July 15, 2014 at 9:18 pm

John Niyo

Pistons moving up but biggest step awaits

Meet new Piston Jodie Meeks
Meet new Piston Jodie Meeks: Pistons introduce their No. 1 free-agent acquisition.

Auburn Hills — If you’re waiting for something more from the Pistons this offseason — something more than improved marksmanship and citizenship — then you’re not alone.

In fact, you’re a bit like new team president and coach Stan Van Gundy, who says he’s done with most of his offseason shopping even as he admits there’s still one expensive item left in his cart.

Greg Monroe is neither here nor there, and there’s no telling where — or when — that situation will be resolved.

The Pistons big man is a restricted free agent, and one of the biggest names remaining on the market. But with no offer sheet yet from another team, and no hint of progress on a long-term deal to remain in Detroit, there’s not much left for Van Gundy to say on the matter.

That didn’t stop us from asking about it Monday, as team officials held a new conference to officially announce the signing of shooting guard Jodie Meeks. Or today, when officials trot out Caron Butler and DJ Augustin, two more under-the-radar additions who’ll undoubtedly help The Gang That Couldn’t Shoot Straight.

“Look, I’m not sweatin’ it right now,” Van Gundy shrugged when the Monroe subject was brought up. “There’s nothing that we can do at this point. …

“It’ll play out. I wouldn’t say that I’m not a little nervous about it. I am. But it’s out of my control, at least at this point.”

And really, that speaks to a larger challenge for the Pistons boss this summer. Van Gundy was handed control of the franchise with his dual titles. He was handed some salary-cap flexibility, too, with expiring contracts (Charlie Villanueva, Rodney Stuckey and Chauncey Billups) and Monroe’s matching rights.

Vision far from reality

But beyond that, he’s stuck selling an idea, and a vision that’s clouded by the current reality — a roster that clearly doesn’t fit those grand plans. Not with Brandon Jennings running the point. Not with Josh Smith, easily the team’s highest-paid player, perhaps destined for a sixth-man role. And probably not with David Falk, Monroe’s agent, playing a wait-and-see game with the Pistons, presumably angling for a maximum-contract offer from another team.

The assumption is Monroe — weary (and wary) after enduring four years of dysfunction in Detroit — may prefer to continue his career somewhere else. He hasn’t said so publicly, and Van Gundy was quick to praise Monroe for handling this current sit-in “very professionally.” But no one, least of all Van Gundy, would blame the offensively-gifted big man if that were indeed the case.

“It’s hard to sell (your plan to) guys you haven’t coached,” Van Gundy said. “Yeah, you’re going in, talking to ’em and everything else, trying to give them an idea of what your vision is. But it’d be a lot easier if I had coached him. I think it’d be a lot easier for him, too, quite honestly. Because he would have a feel for whether he wanted to be here or not.”

Of course, Monroe may not have a choice in the end. If no offer sheet comes, he’ll either have to settle for something less than a max deal in Detroit — or for considerably less with the one-year qualifying offer that’d allow him to be an unrestricted free agent next summer.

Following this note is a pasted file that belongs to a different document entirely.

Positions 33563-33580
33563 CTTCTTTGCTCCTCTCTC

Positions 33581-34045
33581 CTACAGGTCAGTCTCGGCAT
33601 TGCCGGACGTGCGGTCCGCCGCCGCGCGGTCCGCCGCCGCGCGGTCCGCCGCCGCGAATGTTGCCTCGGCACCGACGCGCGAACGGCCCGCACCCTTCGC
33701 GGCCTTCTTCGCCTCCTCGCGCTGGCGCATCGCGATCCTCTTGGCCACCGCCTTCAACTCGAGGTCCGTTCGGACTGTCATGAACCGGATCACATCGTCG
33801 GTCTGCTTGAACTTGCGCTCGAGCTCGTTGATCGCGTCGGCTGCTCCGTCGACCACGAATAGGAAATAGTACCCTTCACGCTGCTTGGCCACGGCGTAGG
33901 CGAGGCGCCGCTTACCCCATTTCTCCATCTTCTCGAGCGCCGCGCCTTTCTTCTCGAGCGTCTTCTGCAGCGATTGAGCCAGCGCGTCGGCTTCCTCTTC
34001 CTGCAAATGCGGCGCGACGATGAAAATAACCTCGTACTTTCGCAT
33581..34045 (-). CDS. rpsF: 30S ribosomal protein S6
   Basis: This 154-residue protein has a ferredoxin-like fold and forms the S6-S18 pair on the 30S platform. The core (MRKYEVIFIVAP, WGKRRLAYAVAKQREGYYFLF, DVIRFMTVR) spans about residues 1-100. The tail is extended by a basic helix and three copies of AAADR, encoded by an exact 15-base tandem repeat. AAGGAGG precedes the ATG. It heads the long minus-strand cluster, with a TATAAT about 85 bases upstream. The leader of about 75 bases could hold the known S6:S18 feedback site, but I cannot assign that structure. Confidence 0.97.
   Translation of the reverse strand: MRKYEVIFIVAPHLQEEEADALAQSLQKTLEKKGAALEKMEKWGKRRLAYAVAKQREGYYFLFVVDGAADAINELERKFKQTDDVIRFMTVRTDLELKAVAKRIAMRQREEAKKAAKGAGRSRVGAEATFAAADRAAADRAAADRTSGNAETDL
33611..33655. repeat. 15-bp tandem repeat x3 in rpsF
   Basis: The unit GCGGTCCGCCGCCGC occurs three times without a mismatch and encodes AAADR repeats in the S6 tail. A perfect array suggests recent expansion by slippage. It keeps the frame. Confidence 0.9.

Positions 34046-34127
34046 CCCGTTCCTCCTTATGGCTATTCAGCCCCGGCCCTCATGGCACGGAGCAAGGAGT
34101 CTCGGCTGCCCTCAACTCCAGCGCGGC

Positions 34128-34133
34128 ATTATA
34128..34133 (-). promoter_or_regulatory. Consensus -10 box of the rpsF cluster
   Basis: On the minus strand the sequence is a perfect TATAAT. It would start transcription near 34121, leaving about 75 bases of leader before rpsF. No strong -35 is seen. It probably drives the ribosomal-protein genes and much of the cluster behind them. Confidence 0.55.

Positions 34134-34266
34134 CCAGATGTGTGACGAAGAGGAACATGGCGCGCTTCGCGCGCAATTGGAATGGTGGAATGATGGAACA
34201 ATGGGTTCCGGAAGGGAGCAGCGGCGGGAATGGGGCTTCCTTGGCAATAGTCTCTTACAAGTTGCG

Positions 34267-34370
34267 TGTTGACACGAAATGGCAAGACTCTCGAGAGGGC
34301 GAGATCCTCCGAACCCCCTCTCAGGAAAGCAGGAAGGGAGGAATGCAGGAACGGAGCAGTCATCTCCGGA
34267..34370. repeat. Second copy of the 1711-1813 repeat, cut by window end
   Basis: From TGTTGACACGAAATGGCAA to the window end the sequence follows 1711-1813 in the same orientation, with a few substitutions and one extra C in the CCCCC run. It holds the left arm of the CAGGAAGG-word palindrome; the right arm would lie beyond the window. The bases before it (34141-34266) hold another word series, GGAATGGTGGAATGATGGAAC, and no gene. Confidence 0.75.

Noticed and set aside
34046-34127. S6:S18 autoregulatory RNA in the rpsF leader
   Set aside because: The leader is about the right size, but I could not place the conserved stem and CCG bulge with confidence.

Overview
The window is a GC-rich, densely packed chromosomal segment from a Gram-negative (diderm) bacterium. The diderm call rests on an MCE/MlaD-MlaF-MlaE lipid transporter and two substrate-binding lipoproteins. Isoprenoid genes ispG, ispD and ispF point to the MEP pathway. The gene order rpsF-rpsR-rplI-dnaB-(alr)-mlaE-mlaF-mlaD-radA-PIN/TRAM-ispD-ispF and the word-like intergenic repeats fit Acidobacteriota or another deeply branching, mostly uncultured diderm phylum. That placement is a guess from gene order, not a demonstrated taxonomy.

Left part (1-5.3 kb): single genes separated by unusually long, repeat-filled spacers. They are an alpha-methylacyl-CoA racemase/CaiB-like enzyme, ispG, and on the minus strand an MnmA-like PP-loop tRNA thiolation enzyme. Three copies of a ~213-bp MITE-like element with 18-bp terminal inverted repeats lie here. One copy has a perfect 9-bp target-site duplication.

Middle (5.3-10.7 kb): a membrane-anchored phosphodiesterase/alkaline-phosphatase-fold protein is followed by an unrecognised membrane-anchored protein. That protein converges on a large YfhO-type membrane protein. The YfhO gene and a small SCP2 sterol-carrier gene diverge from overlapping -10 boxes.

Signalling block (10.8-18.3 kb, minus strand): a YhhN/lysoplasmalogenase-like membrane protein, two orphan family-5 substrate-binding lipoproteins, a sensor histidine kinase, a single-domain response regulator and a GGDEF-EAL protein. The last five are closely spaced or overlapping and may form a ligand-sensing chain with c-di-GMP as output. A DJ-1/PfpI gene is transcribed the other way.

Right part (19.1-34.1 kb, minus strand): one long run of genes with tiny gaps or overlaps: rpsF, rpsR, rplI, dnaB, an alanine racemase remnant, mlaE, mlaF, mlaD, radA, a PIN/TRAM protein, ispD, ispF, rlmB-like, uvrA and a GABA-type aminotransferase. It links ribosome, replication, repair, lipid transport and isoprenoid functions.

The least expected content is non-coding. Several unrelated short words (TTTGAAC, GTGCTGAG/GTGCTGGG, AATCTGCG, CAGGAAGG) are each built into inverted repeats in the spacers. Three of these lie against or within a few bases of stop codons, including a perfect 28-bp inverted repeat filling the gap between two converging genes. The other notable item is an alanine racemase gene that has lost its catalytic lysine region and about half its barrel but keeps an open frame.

By then, Van Gundy will have had a chance to show what he can do as a coach, and what he has done with great success in previous stops in Orlando and Miami. For now, though, having done what he could to address Detroit’s desperate need for perimeter shooting — and if it meant overpaying to do so, so be it — Van Gundy says “our roster’s pretty well set.”

“And I think we’re gonna make some noise,” added Meeks, the primary Pistons target who signed a three-year, $19 million deal Monday. “Especially when you see all the moves that are going on the NBA with free agency. The East is wide open.”

East only tougher

That’s one way of looking at it, I suppose. This summer’s free agency certainly has altered the landscape surrounding the Pistons, who’ve missed the playoffs five years running. But if anything, they’ve probably lost ground.

The Cavaliers rolled out the red carpet for LeBron James, still may swing a deal for Kevin Love, and insist they’re going to keep Andrew Wiggins, the No. 1 overall pick in last month’s draft. They’ve averaged less than 25 wins a season since James bolted for the Heat in 2010, but now they’re the NBA title favorites with the Las Vegas oddsmakers.

Elsewhere, the Bulls, who won 48 games without Derrick Rose last year, have brought in veteran Pau Gasol and rookie Doug McDermott. Indiana still needs to re-sign Lance Stephenson, but it has added a couple shooters to a team that owned the best record in the East last season. And though the Heat took a huge hit, it did keep two-thirds of its Big 3, filling part of the void with Luol Deng.

Young teams on the rise in Toronto and Washington remained largely intact — the Wizards replaced Trevor Ariza with Paul Pierce — and even New York, which finished eight games better than Detroit in the standings, managed to convince star Carmelo Anthony to stay with the Knicks with the promise of a brighter future.

“I certainly notice what you’re noticing,” Van Gundy said, when asked about the East’s changing dynamic. “I mean, people are getting better. But I just worry about us.”

Unfortunately for him, that’s about all he can do for the moment: Worry, and wait.


New Pistons guard Jodie Meeks, left, and president and coach Stan Van Gundy try to give all the right answers at The Palace. / Clarence Tabb Jr. / Detroit News
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